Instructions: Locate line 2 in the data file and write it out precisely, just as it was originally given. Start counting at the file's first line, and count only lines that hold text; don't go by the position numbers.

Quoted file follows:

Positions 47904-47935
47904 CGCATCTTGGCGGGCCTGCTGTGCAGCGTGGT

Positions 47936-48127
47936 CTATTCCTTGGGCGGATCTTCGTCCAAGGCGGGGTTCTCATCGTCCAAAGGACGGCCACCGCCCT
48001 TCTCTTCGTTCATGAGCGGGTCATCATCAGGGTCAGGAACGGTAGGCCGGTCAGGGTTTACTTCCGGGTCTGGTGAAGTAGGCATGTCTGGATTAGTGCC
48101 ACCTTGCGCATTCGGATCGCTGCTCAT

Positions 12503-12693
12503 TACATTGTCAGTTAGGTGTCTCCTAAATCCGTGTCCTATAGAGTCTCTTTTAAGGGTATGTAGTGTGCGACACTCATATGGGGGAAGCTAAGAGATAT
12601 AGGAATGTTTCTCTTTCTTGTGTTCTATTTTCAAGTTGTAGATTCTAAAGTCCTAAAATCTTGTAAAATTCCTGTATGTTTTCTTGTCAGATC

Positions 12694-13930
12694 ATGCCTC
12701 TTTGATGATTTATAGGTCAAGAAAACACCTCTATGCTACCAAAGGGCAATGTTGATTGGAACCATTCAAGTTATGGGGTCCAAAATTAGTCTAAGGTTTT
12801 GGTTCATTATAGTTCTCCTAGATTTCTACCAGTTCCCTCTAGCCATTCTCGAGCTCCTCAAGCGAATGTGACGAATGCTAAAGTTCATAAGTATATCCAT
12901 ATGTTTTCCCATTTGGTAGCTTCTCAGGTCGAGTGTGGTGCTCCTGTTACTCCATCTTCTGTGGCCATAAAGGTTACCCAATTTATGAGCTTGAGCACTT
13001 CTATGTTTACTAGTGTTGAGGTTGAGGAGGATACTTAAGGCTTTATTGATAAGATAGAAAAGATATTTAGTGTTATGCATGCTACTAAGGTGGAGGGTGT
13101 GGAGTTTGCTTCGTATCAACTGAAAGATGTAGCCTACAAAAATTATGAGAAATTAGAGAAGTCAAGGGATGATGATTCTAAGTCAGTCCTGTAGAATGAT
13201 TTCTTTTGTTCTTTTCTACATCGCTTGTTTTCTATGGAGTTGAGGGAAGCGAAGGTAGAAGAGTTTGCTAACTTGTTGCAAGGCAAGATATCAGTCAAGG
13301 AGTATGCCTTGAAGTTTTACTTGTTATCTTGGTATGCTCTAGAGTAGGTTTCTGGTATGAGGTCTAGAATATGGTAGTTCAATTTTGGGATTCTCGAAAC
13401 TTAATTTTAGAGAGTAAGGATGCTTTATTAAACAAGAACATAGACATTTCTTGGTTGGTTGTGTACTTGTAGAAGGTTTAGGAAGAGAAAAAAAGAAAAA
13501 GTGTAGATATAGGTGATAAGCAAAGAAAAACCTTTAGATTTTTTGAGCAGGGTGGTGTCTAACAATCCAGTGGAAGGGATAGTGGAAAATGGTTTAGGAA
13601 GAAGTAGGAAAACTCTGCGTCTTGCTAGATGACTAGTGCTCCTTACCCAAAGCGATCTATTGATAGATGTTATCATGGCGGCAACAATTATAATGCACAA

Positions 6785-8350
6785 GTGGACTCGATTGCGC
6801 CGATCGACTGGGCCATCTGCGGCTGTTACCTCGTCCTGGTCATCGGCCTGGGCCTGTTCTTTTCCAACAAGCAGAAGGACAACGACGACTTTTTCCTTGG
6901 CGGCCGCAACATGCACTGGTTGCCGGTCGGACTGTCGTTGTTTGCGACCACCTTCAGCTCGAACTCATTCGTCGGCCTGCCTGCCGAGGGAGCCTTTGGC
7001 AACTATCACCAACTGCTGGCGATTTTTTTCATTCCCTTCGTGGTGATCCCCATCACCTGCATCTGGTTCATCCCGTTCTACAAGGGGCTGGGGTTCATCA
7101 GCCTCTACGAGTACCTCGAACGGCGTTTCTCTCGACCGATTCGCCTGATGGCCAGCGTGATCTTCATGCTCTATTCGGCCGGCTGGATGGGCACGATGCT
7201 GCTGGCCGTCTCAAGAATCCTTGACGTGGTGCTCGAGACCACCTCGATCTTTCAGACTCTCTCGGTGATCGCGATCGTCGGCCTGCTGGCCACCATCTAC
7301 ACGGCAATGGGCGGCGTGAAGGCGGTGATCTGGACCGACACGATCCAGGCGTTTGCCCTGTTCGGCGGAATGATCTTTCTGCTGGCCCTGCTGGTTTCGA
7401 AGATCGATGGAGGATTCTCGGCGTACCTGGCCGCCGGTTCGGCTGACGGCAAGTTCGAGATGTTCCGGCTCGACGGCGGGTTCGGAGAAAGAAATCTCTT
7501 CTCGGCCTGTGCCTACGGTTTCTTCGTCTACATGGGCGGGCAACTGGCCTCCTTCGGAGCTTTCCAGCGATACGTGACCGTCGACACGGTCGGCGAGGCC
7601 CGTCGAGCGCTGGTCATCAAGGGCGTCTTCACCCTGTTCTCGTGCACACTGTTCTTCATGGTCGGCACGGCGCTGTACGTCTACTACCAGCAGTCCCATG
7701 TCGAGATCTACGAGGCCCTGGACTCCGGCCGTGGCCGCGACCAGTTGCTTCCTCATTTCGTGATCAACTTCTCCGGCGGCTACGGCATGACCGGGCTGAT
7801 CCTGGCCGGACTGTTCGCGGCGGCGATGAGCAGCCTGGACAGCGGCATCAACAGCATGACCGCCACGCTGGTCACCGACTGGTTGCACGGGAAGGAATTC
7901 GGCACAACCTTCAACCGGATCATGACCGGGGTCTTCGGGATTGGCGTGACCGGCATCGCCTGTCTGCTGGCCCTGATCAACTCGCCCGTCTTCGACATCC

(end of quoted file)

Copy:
47904 CGCATCTTGGCGGGCCTGCTGTGCAGCGTGGT